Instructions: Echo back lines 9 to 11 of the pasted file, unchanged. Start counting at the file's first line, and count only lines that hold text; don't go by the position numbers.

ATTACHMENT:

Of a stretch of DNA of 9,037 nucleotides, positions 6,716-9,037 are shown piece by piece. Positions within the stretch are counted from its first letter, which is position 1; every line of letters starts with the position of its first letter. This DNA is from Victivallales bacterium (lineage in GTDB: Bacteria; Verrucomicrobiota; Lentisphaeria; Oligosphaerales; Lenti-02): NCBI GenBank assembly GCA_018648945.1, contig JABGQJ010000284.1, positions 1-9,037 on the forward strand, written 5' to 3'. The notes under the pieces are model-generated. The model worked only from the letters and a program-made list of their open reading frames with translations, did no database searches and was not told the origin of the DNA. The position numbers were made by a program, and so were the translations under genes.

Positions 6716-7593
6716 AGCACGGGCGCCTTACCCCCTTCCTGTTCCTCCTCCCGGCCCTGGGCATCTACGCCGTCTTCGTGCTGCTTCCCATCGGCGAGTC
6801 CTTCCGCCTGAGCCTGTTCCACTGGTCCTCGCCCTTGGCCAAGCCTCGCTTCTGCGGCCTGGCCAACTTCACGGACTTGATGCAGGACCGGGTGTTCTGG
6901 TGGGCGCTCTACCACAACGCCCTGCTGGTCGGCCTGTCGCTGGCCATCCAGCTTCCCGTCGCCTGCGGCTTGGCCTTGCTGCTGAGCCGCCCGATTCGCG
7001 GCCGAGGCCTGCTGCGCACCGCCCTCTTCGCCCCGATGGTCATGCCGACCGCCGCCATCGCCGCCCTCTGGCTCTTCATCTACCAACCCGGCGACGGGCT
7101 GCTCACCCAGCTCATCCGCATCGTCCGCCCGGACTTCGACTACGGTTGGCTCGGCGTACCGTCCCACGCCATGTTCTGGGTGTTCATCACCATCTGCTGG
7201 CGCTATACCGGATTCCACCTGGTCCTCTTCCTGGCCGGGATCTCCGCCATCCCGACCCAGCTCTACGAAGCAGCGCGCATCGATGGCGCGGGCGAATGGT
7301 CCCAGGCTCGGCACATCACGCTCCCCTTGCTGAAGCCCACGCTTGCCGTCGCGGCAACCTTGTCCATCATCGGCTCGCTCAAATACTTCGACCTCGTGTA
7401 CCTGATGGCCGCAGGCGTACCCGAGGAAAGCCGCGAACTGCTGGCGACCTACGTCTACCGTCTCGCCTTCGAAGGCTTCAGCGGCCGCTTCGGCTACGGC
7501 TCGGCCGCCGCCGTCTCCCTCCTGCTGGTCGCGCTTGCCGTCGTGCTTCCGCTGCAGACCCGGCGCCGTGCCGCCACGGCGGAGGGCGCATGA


7301 CCCAGGCTCGGCACATCACGCTCCCCTTGCTGAAGCCCACGCTTGCCGTCGCGGCAACCTTGTCCATCATCGGCTCGCTCAAATACTTCGACCTCGTGTA
7401 CCTGATGGCCGCAGGCGTACCCGAGGAAAGCCGCGAACTGCTGGCGACCTACGTCTACCGTCTCGCCTTCGAAGGCTTCAGCGGCCGCTTCGGCTACGGC
7501 TCGGCCGCCGCCGTCTCCCTCCTGCTGGTCGCGCTTGCCGTCGTGCTTCCGCTGCAGACCCGGCGCCGTGCCGCCACGGCGGAGGGCGCATGA